The Nordic Countries are Deeping Air Force Cooperation on Backdrop of russian-Ukrainian War

Finnish F-18 Hornet planes. March 25, 2019. Photo - Jonathan Nackstrand/AFP
Finnish F-18 Hornet planes. March 25, 2019. Photo - Jonathan Nackstrand/AFP

The Nordic countries have moved to deepen air force cooperation to bolster the region’s air defenses

As Defense News informed, the initiative, covered by a Joint Declaration of Intent (JDI), takes place against the backdrop of persisting security tensions, provoked by Russia’s war against Ukraine, impacting the High North and Baltic Sea neighborhoods.

The first of its kind between the Nordic states, the JDI was signed March 16 at Ramstein Air Force Base in Germany by the commanders of the Swedish, Norwegian, Finnish and Danish air forces.

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The concept of a joint Nordic air force, comprising over 250 modern front-line combat aircraft, has been the subject of periodic discussions between Nordic governments since the mid-1990s. Sweden’s and Finland’s unaligned status remained an impediment to advancing talks and joint initiatives.

With Finland and Sweden primed to join NATO, however, Nordic governments find themselves on more solid ground to discuss a common action plan to create a “mini NATO” that would deliver a formidable and unified air force capability.

The primary aim of the JDI is to strengthen air force cooperation between the four Nordic states, precipitating concrete joint initiatives to develop a strong regional air defense. The JDI envisages elevated collaboration between Nordic air forces allowing them to operate in combination in all situations.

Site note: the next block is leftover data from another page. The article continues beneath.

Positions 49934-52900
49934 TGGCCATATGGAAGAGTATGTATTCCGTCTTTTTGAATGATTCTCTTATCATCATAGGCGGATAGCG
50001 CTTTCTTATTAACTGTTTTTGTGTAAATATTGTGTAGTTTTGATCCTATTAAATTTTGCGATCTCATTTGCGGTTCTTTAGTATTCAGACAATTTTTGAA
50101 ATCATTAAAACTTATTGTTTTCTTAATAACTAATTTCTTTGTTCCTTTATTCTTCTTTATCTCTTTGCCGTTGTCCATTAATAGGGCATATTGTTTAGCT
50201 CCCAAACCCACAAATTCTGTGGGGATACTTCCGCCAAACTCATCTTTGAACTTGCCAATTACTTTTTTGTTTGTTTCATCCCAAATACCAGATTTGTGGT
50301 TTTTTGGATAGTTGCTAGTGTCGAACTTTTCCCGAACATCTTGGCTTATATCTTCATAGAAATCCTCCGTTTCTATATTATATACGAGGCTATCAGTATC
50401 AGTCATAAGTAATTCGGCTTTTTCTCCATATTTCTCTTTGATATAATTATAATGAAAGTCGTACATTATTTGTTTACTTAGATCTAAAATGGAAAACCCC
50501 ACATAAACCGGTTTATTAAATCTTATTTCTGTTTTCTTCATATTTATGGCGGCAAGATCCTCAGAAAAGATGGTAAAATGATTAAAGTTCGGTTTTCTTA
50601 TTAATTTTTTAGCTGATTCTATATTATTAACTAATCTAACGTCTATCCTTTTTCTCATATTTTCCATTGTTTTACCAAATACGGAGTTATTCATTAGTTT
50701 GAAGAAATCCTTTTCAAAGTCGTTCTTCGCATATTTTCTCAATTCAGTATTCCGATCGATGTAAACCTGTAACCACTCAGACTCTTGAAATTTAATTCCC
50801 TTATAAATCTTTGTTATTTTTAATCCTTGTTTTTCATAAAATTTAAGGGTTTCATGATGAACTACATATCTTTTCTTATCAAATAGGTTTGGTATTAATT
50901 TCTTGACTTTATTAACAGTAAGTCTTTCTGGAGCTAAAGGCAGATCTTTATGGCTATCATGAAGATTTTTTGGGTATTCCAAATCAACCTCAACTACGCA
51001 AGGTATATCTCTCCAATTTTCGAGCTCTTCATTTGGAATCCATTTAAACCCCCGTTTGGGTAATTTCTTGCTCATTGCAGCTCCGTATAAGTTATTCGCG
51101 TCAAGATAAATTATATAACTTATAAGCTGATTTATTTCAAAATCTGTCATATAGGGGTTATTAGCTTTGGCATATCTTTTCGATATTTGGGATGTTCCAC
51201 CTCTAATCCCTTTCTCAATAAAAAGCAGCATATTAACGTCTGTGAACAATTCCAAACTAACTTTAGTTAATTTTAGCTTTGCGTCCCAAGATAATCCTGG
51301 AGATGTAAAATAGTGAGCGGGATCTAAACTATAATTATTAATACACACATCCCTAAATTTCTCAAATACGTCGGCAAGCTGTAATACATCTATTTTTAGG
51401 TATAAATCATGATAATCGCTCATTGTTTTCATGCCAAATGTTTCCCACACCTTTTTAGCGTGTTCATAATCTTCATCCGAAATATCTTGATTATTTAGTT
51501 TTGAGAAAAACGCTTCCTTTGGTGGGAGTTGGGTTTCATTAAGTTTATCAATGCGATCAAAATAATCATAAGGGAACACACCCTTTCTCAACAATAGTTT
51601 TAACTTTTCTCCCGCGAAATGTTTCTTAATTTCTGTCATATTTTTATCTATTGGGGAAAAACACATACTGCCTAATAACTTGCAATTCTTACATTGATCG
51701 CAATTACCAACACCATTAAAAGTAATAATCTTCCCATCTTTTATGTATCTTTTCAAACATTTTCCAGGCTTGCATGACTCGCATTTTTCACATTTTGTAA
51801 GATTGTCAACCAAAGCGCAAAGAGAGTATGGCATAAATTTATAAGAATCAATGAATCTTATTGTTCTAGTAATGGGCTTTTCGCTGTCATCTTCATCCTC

The Air-Defense Operations Concept (ADOC), embedded in to the JDI, envisions joint Nordic air force cooperation to be developed along four principal lines of action. It proposes the development of an integrated management structure for planning and executing of air operations.

Moreover, the concept anticipates the development of a flexible and sustainable support system, joint air situational awareness, as well as joint training and exercise activities between the four Nordic air forces.

Maj. Gen. Rolf Folland, the chief of the Norwegian Air Force (NAF), views the idea as a basis for creating a joint Nordic center for air operations that could also house the United States and Canada under a single command structure.

“There is obvious interest in a regional initiative for a joint air command on NATO’s northern flank. We know the conditions in the High North well, and we have a lot to learn from each other. With a total of almost 250 modern combat aircraft, this will be a large combat force that must be coordinated,” Folland said.

The last operational NATO headquarters in Norway, the Combined Air Operation Center (CAOC-3) at Reitan, located east of Bodø, was closed in 2008, with responsibility transferred to the alliance’s CAOC Finderup in Denmark.

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